Singapore will bar about 15,000 more citizens and permanent residents, including low-income and unemployed people, from entering its two casinos as part of efforts to contain the social impact of casino gambling in the city-state.
Starting July 1, about 12,000 residents-including the unemployed-who are receiving short- to medium-term financial aid from the government will be barred from the casinos, the Ministry of Community Development, Youth and Sports said late Thursday in a statement.
The government will also bar, starting August 1, about 3,000 public-housing tenants who are in arrears of six or more months on their subsidised rental payments, the ministry added.
“We want to protect the financially vulnerable who can ill afford casino gambling,” acting minister for Community Development, Youth and Sports Chan Chun Sing said in the statement, citing a 2011 official survey that showed an increasing proportion of low-income gamblers in Singapore playing with large sums.
These new casino exclusions add to the 28,000 people already barred on government orders from Singapore’s casinos-Genting Singapore PLC’s Resorts World Sentosa and Las Vegas Sands Corp.’s LVS -0.89 percent Marina Bay Sands.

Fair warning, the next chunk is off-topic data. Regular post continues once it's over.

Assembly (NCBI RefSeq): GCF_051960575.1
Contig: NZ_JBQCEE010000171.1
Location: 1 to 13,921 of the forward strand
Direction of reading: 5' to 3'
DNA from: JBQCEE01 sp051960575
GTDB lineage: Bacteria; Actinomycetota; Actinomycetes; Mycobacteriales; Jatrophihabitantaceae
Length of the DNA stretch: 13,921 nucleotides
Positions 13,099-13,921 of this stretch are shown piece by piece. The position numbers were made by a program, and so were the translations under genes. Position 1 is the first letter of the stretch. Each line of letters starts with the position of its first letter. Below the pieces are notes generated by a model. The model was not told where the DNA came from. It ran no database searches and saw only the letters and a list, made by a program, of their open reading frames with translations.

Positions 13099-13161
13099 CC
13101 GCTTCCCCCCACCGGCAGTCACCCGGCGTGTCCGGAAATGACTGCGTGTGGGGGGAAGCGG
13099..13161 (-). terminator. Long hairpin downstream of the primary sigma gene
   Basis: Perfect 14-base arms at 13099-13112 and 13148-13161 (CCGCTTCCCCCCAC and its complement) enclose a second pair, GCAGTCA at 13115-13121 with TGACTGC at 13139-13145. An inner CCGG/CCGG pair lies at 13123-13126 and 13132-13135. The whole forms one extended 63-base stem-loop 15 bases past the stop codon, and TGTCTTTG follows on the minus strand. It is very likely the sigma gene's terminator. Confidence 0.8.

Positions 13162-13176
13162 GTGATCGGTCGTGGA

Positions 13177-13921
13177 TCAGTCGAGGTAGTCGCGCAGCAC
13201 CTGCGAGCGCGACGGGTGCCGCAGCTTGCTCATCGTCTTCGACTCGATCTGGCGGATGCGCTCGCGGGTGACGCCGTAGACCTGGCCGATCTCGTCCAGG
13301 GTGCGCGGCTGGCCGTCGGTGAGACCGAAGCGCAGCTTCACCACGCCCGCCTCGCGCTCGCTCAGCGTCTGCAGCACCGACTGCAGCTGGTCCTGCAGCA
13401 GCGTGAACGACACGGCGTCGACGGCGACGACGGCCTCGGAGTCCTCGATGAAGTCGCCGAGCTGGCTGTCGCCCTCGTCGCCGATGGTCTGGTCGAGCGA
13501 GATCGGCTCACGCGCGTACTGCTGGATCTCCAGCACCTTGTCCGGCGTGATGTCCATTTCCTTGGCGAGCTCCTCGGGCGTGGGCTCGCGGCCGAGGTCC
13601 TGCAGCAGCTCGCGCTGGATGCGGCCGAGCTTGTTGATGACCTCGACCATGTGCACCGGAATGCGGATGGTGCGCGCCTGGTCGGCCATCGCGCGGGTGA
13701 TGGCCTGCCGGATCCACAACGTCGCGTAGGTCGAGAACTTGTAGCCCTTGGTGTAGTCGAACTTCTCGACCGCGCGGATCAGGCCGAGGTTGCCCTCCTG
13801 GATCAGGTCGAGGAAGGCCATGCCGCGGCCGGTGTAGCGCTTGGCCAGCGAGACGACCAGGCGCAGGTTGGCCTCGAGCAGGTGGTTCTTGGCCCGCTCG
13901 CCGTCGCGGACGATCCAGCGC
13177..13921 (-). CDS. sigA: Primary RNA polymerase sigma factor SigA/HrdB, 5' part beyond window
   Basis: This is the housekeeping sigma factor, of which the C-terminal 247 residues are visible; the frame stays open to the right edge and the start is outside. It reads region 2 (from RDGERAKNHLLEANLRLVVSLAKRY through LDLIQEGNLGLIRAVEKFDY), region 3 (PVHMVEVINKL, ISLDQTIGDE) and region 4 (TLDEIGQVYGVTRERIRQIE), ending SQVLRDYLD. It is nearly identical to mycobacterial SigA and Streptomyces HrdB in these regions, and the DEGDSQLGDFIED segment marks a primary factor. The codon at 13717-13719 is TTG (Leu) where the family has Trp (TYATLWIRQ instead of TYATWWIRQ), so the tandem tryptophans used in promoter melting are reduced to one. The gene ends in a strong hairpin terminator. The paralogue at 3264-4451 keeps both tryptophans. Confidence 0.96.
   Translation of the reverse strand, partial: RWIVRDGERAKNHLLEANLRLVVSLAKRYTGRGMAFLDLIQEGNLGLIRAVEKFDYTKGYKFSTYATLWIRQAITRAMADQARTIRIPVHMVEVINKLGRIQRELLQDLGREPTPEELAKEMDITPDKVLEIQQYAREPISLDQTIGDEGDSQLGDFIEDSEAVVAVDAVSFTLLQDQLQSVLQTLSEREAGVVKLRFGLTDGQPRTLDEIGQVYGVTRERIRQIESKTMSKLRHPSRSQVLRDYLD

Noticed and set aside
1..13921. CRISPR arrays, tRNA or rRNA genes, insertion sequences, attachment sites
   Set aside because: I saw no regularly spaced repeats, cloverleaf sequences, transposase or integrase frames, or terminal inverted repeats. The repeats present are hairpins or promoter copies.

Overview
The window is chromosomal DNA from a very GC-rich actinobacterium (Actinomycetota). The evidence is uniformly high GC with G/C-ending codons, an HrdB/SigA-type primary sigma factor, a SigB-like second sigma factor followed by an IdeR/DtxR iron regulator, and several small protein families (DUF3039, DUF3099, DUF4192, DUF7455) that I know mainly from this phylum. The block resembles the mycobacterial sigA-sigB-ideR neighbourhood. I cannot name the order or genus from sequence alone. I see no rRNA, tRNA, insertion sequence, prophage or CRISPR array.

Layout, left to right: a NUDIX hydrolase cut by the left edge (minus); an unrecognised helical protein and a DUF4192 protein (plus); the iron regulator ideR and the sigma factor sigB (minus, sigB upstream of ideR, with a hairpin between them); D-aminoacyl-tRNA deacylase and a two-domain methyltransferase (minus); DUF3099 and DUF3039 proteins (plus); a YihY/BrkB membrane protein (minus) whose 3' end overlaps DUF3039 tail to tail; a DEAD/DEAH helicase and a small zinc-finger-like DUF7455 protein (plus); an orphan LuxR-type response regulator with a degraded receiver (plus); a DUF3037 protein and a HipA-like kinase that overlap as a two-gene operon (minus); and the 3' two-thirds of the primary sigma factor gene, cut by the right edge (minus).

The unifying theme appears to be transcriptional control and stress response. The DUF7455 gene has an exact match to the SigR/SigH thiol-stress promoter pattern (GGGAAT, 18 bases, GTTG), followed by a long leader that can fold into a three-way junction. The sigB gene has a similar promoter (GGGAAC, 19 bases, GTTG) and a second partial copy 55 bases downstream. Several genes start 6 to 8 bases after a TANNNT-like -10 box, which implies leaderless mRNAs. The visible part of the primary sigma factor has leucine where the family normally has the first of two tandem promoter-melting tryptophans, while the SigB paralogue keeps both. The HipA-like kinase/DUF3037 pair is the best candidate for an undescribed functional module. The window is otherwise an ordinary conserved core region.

Residents currently barred on government orders include those who have declared bankruptcy and people receiving long-term government financial aid.
Singapore dropped a longstanding ban on casino gambling in 2005, paving the way for its first licensed casino resorts to open in early 2010 as the island state sought to spice up its reputation as a travel destination and reap more tourism dollars.
Critics had opposed the casinos, fearing a rise in social problems like organised crime and gambling addiction. To contain the impact, the government imposed casino entry levies on citizens and permanent residents of S$100 a day and S$2,000 annually. Authorities also banned advertising targeting locals and rolled out social programmes to discourage heavy gambling.